Radius (r) of the pendulum bob (given) = ... cm

Length of the hook (given) (e) = ... cm

Least count of the metre scale = ... mm = ... cm

Least count of the stop-watch/clock = ... s

Table E 6.1: Measuring the time period T and effective length L of the simple pendulum

S. No. Length of the string from the top of the bob to the point of suspension ι/(cm)/m Effective length, L = (ι+r+e) Number of oscillations counted, n Time for n oscillations t(s)/(i)/(ii)/(iii)/mean(s) Time period T (= t/n)/s

Plotting Graph

  1. L vs T graphsPlot a graph between L versus T from observations recorded in Table E 6.1, taking L along x-axis and T along y-axis. You will find that this graph is a curve, which is part of a parabola as shown in Fig. E 6.3.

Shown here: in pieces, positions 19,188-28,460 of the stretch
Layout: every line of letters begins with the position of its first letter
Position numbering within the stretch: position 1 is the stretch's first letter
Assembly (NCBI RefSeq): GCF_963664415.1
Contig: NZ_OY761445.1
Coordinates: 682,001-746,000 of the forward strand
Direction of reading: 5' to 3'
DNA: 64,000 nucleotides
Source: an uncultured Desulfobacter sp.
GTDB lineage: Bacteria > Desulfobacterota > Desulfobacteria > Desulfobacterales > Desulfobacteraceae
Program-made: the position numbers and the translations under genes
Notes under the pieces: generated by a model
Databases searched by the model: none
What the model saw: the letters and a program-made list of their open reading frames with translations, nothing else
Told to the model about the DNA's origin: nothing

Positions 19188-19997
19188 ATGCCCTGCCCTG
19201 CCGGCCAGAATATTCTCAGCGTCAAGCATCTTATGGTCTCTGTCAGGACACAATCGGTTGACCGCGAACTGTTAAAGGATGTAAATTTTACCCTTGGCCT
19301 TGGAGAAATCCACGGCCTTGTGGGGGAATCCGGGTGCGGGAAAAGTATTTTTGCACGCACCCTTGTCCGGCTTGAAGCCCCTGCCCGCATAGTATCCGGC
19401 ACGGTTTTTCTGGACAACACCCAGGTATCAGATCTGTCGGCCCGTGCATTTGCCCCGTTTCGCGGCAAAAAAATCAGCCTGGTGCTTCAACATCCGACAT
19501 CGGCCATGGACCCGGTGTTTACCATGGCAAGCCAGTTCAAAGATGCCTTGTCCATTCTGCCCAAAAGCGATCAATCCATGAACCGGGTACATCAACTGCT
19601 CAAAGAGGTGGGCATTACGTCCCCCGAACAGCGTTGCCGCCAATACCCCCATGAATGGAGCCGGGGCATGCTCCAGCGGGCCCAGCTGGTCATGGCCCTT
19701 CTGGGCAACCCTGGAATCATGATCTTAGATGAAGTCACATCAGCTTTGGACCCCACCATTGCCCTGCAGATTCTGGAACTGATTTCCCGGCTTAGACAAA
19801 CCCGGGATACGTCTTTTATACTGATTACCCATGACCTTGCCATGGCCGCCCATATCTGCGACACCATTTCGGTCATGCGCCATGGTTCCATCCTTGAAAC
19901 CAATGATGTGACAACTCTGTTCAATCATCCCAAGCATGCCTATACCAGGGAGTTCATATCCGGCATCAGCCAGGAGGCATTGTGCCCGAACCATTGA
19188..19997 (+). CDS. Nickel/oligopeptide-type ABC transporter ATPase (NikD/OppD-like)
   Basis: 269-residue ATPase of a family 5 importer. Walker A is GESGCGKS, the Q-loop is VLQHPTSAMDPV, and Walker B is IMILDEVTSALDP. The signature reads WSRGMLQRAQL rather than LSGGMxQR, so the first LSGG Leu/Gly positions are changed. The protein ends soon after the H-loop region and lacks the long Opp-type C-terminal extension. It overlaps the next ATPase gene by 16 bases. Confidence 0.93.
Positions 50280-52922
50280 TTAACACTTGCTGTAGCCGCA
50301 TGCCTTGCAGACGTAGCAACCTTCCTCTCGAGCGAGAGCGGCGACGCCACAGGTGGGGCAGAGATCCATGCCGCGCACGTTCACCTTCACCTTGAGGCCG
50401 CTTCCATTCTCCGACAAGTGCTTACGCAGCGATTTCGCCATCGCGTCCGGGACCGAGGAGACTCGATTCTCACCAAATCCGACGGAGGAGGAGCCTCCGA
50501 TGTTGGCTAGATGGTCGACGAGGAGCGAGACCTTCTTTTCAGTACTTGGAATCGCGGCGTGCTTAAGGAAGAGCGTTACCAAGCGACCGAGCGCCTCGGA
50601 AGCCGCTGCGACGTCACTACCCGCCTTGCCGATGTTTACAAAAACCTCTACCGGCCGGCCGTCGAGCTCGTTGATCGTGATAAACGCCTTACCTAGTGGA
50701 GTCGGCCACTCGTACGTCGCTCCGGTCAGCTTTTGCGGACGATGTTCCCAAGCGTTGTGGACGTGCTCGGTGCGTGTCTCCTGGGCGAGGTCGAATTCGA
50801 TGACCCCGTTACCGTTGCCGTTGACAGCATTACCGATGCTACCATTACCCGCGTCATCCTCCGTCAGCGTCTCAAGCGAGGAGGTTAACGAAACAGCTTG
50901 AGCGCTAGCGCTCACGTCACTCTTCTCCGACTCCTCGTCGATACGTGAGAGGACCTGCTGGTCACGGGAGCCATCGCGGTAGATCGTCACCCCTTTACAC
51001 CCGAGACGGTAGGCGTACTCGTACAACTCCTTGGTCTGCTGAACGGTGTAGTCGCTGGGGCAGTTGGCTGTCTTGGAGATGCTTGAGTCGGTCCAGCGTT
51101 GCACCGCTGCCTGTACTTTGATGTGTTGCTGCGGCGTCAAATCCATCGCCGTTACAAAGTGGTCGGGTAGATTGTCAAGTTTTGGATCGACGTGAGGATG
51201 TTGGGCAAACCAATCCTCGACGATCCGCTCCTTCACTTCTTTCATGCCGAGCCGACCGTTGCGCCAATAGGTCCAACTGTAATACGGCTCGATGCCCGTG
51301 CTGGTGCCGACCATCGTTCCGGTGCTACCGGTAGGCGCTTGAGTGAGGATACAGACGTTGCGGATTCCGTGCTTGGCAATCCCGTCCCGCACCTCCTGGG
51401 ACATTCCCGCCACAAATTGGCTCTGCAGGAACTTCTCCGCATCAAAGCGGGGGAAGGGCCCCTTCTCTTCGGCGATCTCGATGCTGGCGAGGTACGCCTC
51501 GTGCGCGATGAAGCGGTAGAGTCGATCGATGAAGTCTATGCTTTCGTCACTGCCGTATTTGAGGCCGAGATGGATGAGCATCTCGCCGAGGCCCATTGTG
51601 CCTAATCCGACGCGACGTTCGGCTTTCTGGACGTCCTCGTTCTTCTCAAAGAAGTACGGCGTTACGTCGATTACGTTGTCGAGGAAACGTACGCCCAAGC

2. L vs T2graphPlot a graph between L versus T from observations recorded in Table E 6.1, taking L along x-axis and T along y-axis. You will find that this graph is a curve, which is part of a parabola as shown in Fig. E 6.3.
  3. From the T2 versus L graph locate the effective length of second's pendulum for T2 = 4s2.


  1. The graph L versus T is curved, convex upwards.
  2. The graph L versus T2 is a straight line.
  3. The effective length of second's pendulum from L versus T2 graph is ... cm.

Sources of Error

  1. Friction at the pulleys may persist even after oiling.
  2. Slotted weights may not be accurate.
  3. Slight inaccuracy may creep in while marking the position of thread.

Note:The radius of bob may be found from its measured diameter with the help of callipers by placing the pendulum bob between the two jaws of (a) ordinary callipers, or (b) Vernier Callipers, as described in Experiment E 1.1 (a). It can also be found by placing the spherical bob between two parallel card boards and measuring the spacing (diameter) or distance between them with a metre scale.